The SfM techniques have improved the quality of 3D data than can be derived from overlapping imagery by incorporating advancements in soft-copy triangulation and image-based terrain extraction algorithms (Westoby et al., 2012). Furthermore, SfM can accurately reconstruct scene geometry using high-resolution overlapping imagery obtained with single lens reflex (SLR) cameras and consumer point-and-shoot cameras, rather then relying on stereoscopic cameras, thus enhancing the accessibility and accuracy of 3D photogrammetric modeling for an array of uses. SfM techniques utilize the basic principles of stereoscopic photogrammetry, which is the science of obtaining reliable information about physical objects, the environment and terrain through processes of recording, measuring, and interpreting photographs or other images. However, the fundamental advantage of SfM is that the geometry of the photographed scene, camera positions, and orientation are evaluated without the need for a priori specification of targets with known 3D positions (Snavely, Seitz & Szeliski, 2008; Westoby et al., 2012). Rather, SfM photogrammetry determines these parameters simultaneously with a highly redundant and iterative bundle adjustment procedure, which is based on a dataset of invariant features extracted from multiple overlapping images (Snavely, Seitz & Szeliski, 2008; Westoby et al., 2012). These features are tracked from image to image, enabling initial estimates of camera position and object coordinates which are then refined iteratively using non-linear least squares minimization (Westoby et al., 2012; Fonstad et al., 2013). This process produces a point cloud of identifiable features present in the input photographs. Once georeferenced, this point cloud can be used to generate an array of digital elevation metrics to quantify 3D characteristics (Fonstad et al., 2013). Automating the process from identification of control points to 3D reconstruction of scene geometry makes SfM substantially more practical and cost-effective than traditional photogrammetric methodologies. Multiple studies have validated the accuracy of SfM techniques for high-resolution 3D topographic reconstruction and analysis, and in some cases found SfM to be highly comparable to substantially more expensive LIDAR techniques (Harwin & Lucieer, 2012; Delparte et al., 2014; Javernick, Brasington & Caruso, 2014).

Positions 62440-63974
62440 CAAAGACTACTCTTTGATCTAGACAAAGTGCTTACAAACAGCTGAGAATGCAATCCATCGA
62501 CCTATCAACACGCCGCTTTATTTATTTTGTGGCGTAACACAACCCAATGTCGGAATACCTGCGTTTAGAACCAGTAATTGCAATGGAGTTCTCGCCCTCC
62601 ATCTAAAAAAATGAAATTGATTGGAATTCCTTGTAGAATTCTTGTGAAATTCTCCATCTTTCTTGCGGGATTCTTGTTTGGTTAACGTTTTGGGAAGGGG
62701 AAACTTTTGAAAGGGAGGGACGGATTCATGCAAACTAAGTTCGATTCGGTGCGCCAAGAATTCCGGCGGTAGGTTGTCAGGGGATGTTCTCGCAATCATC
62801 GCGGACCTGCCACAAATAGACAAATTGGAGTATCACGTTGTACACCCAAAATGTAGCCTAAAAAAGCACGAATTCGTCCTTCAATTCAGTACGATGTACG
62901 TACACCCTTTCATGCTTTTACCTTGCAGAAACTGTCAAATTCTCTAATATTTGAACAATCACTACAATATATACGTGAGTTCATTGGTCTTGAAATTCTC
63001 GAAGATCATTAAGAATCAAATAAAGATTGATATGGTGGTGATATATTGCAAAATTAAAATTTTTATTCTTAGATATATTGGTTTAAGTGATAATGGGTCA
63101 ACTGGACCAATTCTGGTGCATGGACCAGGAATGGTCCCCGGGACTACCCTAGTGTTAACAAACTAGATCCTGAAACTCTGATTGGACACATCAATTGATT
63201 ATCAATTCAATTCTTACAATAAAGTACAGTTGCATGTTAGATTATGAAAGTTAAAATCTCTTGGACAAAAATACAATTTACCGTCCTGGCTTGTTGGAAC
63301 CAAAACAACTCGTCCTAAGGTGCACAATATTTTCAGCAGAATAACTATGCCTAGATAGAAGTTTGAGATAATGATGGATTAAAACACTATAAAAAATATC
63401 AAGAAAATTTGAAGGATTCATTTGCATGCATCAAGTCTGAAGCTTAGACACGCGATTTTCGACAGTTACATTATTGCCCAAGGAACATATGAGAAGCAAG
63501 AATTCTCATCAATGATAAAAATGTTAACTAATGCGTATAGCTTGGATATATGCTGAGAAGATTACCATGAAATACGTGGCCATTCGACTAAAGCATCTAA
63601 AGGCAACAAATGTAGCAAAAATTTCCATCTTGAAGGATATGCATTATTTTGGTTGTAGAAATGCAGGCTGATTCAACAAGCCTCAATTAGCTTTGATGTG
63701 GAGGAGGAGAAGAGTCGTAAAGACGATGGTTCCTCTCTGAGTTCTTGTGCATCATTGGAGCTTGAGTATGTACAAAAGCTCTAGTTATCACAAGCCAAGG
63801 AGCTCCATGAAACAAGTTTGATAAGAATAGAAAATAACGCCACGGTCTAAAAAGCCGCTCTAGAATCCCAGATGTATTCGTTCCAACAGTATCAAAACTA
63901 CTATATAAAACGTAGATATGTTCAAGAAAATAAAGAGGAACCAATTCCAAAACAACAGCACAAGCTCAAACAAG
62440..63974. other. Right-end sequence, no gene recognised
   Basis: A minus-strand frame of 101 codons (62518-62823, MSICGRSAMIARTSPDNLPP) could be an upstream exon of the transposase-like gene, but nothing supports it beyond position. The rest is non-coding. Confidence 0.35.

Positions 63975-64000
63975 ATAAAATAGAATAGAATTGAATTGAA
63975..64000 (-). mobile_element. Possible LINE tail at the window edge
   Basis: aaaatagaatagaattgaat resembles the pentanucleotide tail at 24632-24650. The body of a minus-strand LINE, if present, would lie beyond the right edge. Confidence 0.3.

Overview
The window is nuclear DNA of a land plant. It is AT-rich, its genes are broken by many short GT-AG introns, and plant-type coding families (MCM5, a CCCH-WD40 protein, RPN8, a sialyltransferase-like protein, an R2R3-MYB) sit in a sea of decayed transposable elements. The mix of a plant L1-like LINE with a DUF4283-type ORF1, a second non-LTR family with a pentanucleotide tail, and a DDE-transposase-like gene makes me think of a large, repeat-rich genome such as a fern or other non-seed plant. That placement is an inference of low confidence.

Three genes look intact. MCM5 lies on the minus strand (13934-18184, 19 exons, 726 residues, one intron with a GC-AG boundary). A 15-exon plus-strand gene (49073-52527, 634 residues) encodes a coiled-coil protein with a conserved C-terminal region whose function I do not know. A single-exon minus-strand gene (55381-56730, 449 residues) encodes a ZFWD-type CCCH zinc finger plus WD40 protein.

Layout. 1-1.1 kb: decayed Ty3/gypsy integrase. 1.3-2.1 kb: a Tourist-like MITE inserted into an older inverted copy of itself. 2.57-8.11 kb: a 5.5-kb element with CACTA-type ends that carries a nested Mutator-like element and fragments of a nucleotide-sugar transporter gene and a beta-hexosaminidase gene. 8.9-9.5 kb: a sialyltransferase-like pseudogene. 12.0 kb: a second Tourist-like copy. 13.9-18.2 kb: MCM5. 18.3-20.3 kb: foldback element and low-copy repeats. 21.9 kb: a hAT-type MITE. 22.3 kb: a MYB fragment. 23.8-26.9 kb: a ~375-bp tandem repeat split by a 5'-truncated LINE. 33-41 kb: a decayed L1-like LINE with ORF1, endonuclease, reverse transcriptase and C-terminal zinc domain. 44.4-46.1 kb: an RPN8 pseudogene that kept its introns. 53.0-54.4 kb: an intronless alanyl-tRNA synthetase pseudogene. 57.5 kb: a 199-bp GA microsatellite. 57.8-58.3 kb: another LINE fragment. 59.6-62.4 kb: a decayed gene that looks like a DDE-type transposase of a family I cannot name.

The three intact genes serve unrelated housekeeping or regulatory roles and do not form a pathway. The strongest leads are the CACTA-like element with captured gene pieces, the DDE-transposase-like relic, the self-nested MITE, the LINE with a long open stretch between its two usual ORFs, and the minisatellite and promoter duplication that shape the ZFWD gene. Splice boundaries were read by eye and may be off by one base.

Underwater SfM 3D reconstruction techniques have primarily been utilized for seafloor habitat characterization, bathymetry mapping, marine environment inspections and archeological surveys (Singh et al., 2002; Pizarro, Eustice & Singh, 2009; Beall et al., 2010; McCarthy & Benjamin, 2014). However, the SfM technology can also be applied to obtain a range of metrics pertaining to coral colony volume, biomass, and live surface area, all of which directly govern biological functions and ecology of corals. SfM photogrammetry also produces digital elevation models (DEMs) that can be analyzed using topographic software tools. This process enables quantification of intricate structural metrics such as surface complexity (3D/2D surface area), slope, and curvature. These 3D structural metrics are important predictors of organismal abundance, biomass and diversity, and also affect benthic current velocities associated with the food particle supply for suspension feeding corals (Kostylev et al., 2005; Guinan et al., 2009; Pittman, Costa & Battista, 2009; Pittman & Brown, 2011). The ability to quantify these topographic features will greatly enhance both biological and ecological investigations of coral reef ecosystems.